Predicting Cancer Behaviour: The Role of Prognostic Markers for Treatment Planning
World Small Animal Veterinary Association World Congress Proceedings, 2013
Jonathan Bray, MVSc, MANZCVSc, CertSAS, MRCVS, DECVS
Massey University, Auckland, New Zealand


For a variety of cancer types, it is evident that it is the biologic behaviour of the cancer that is the primary determinant of patient outcome, rather than the extent or aggressiveness of any treatment applied. It follows that being able to elucidate the innate 'behaviour' of a cancer would enable better determination of which treatment, or indeed a combination of treatments, would be best for that individual.

The current buzzword in human oncology is "individualised" therapy. The goal of this strategy is to evolve from the conventional approach - where every patient is treated with the same, relatively nonspecific cyto-destructive methods (for example, surgery, radiotherapy, chemotherapy) - to a more elegant solution in which patients are given treatments "aimed" explicitly at the unique characteristics of their tumour.

The severity of a particular cancer is currently classified according to various morphological criteria visible under a microscope. By convention, cancers are graded on a spectrum from well-differentiated to anaplastic based on several visible criteria, with the expectation that "poorly differentiated" cancers will demonstrate a more aggressive biologic behaviour. Although this method of grouping is a reliable predictor of outcome for many tumours, there are instances where the behaviour of the cancer appears to defy these expectations. Because of these limitations, it can be difficult to accurately identify those tumours that are likely to show more aggressive behaviour. The clinician is then forced to treat all cases based on generic advice. The ability to predict the "good" from the "bad" would greatly assist clinical management of patients, influencing decisions about the extent of surgical margins required, the need for adjuvant chemotherapy or follow-up monitoring.

Prognostic Markers

In humans, genetic variations within a single tumour population are now recognised for a wide variety of tumour types including colon, lung, breast and many others. These genetic variations may confer significant differences in tumour behaviour, patient survival or treatment response. Recognising the markers that help define these different sub-groups of tumour is becoming important in human oncology, because it enables an individual patient to receive the most appropriate treatment based on the likely biological behaviour of their tumour.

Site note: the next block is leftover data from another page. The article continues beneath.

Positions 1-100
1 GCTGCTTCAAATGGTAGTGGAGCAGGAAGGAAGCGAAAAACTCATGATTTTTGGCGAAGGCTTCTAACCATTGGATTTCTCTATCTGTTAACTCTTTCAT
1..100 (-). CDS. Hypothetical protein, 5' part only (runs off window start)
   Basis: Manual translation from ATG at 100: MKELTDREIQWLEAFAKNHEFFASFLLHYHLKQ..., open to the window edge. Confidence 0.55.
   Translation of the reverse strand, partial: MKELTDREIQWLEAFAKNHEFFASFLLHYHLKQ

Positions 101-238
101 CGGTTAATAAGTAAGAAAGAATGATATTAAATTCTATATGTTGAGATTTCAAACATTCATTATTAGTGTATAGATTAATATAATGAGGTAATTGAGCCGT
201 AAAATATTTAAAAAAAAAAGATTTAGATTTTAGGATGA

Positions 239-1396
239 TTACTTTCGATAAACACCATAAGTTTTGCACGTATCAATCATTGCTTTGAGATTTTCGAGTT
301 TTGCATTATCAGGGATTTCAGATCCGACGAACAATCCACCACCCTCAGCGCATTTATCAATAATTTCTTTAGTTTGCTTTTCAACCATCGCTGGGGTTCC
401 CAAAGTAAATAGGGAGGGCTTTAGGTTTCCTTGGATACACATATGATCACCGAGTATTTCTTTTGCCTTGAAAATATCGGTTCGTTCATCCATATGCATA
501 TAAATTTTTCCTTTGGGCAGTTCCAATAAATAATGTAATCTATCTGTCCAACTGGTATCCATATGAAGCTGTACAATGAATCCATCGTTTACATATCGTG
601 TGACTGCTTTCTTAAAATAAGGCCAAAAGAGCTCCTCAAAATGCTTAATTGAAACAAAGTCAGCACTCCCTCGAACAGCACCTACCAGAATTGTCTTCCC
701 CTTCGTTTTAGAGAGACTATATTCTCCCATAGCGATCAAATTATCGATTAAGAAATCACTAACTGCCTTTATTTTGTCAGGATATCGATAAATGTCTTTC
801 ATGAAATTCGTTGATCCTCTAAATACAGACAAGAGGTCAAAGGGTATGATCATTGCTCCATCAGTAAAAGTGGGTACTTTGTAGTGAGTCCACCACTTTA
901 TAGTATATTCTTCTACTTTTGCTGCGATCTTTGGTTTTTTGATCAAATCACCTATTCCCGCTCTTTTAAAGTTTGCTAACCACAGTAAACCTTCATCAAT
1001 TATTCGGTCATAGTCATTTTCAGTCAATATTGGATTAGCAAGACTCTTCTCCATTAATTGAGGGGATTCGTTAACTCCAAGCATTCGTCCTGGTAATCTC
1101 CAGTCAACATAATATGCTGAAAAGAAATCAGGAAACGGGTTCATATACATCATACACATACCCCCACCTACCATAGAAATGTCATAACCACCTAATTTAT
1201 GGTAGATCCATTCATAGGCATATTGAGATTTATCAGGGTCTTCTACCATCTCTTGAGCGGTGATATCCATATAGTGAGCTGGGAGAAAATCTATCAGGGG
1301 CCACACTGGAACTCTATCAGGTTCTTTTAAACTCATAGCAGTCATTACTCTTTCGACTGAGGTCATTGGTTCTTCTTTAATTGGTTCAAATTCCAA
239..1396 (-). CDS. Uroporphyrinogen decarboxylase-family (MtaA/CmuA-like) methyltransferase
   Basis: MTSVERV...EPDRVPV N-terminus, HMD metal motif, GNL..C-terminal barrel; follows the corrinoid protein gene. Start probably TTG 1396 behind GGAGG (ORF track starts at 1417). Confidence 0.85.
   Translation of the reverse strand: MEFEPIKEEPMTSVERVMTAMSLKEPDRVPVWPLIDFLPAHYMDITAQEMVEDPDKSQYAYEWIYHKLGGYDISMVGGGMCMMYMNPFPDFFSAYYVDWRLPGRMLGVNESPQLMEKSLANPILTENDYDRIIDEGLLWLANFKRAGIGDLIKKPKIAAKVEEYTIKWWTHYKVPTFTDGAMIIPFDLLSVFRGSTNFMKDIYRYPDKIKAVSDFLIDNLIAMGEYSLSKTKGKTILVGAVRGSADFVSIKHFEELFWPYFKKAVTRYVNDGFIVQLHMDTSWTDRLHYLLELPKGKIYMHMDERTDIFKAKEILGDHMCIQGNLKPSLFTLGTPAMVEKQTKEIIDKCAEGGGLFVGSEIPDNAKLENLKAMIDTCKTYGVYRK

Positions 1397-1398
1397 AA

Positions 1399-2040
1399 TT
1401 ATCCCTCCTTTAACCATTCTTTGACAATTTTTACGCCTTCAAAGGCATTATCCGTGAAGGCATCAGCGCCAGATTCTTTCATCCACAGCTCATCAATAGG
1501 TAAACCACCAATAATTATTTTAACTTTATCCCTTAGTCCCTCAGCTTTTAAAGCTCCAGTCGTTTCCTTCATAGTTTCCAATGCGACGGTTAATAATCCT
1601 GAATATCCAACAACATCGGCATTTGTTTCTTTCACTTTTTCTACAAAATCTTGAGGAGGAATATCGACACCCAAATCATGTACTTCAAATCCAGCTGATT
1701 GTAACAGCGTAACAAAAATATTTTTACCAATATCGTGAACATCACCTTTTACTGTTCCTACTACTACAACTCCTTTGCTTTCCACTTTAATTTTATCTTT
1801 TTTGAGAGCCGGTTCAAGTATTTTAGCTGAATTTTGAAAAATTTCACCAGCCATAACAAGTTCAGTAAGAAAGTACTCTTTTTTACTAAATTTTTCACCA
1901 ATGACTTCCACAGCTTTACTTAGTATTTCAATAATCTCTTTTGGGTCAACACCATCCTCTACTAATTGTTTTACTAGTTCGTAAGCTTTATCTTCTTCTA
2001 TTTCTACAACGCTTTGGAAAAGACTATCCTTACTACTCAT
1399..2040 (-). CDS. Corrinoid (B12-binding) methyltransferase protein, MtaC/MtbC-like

Developments in the recognition of different prognostic markers are also beginning to make an impact in veterinary oncology, though our efforts lag well behind those of our human colleagues. This lecture will review the current status of some common cancer conditions, and discuss which prognostic markers are available - or are showing promise - and how these markers may be used to influence treatment decisions. Some of these markers may not be readily offered at all pathology services, but this situation may change as more knowledge of their clinical utility is gained.

Mast Cell Tumours

Currently, prediction of MCT behaviour can be difficult on histological criteria alone. Some tumours will behave in an almost benign fashion and adequate local control should provide a cure. However, a subset of tumours will display more aggressive tendencies, demanding wider local resections and systemic chemotherapy to control potential metastatic disease. Conventional histologic methods lack the precision to accurately identify tumours with more aggressive potential. The mitotic index (MI = number of mitoses/10 high-power fields) has been shown to be predictive of more aggressive behaviour for many tumours, including MCTs. Romansik et al. (2007) showed a significant association between MI and overall survival, especially for Grade II tumours. Dogs with Grade II tumours possessing an MI > 5 had an extremely short median survival time (3 months) compared with those with an MI < 5 (80 months). Moreover, for dogs with Grade III MCTs possessing an MI < 5, the median survival time was not reached, suggesting that MI could also be used to identify a subset of Grade III tumours likely to have a good prognosis.

Other studies have assessed surrogate markers of cellular proliferation by detecting increased intracellular levels of proteins expressed during cell division. Ki67 is an antigen that is expressed during the cell cycle and can be detected on histopathology slides by immunohistochemistry. Expression of Ki67 has been shown to be highly associated with MCT prognosis, and is independent of histologic grade. For tumours with low expression levels (< 1.8%), the 1-year, 2-year and 3-year survival probabilities were 95% (at all times) whereas for higher expression levels (> 1.8%), the survival proportions were 54%, 45% and 33%, respectively. Thus, Ki67 is a quantitative prognostic marker that could be used to identify those tumours that should be treated with chemotherapy following local therapy.